, graphics aficionados are very familiar with the story of NVIDIA's rise to the top in PC graphics, followed by a surprising stumble with its last generation of products, the NV30 series. NV30 was late to market and, when it arrived, couldn't keep pace with ATI's impressive Radeon 9700 chip. Worse, the GeForce FX 5800 had a Dustbuster-like cooling appendage strapped to its side that was loud enough to elicit mockery from even jaded overclocking enthusiasts. NVIDIA followed up the FX 5800 with a series of NV30-derived GPUs that got relatively better over time compared to the competition, but only because NVIDIA threw lots of money into new chip revisions, compiler technology, and significantly faster memory than ATI used.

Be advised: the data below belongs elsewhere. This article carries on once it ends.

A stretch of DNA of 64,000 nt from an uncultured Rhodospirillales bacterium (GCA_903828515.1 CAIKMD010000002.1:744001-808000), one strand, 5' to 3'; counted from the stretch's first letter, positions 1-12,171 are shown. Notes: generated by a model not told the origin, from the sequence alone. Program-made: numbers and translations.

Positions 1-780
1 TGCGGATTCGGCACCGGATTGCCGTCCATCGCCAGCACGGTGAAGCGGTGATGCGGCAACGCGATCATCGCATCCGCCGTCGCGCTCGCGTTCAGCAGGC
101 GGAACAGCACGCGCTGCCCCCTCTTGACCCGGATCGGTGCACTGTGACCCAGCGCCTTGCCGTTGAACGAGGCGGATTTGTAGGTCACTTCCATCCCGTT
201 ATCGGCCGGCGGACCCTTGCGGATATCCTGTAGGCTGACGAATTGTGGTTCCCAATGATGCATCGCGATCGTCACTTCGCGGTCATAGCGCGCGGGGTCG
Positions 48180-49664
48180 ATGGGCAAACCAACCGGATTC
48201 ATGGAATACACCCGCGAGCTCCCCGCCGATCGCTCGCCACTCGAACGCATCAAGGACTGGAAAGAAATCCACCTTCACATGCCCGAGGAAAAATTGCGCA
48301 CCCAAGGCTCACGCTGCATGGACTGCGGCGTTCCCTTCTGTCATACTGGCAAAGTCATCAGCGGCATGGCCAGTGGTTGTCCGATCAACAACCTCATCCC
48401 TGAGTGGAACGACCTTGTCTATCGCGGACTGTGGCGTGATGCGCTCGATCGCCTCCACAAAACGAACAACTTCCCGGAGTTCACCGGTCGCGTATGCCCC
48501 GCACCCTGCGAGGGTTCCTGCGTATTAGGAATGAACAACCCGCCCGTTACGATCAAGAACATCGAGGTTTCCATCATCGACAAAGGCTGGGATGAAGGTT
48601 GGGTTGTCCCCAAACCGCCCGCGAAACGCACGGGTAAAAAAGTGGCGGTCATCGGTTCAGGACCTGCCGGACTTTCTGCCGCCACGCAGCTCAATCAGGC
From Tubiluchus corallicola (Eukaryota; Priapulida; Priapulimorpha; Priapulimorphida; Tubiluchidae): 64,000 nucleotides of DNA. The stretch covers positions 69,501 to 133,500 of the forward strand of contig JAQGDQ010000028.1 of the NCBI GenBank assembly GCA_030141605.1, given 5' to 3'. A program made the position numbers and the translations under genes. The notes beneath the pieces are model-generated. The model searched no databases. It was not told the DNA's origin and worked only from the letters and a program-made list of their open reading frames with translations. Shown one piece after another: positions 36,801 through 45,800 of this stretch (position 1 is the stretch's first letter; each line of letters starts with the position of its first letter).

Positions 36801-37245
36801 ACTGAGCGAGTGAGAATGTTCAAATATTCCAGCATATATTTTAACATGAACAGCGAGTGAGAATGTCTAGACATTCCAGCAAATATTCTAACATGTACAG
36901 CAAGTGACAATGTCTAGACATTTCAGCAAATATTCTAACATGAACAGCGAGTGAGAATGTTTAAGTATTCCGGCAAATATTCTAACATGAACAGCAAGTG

But as of today, that's all ancient history. NVIDIA is back with a new chip, the NV40, produced by a new, crystal-clear set of design principles. The first NV40-based product is the GeForce 6800 Ultra. I've been playing with one for the past few days here in Damage Labs, and I'm pleased to report that it's really, really good. For a better understanding of how and why, read on.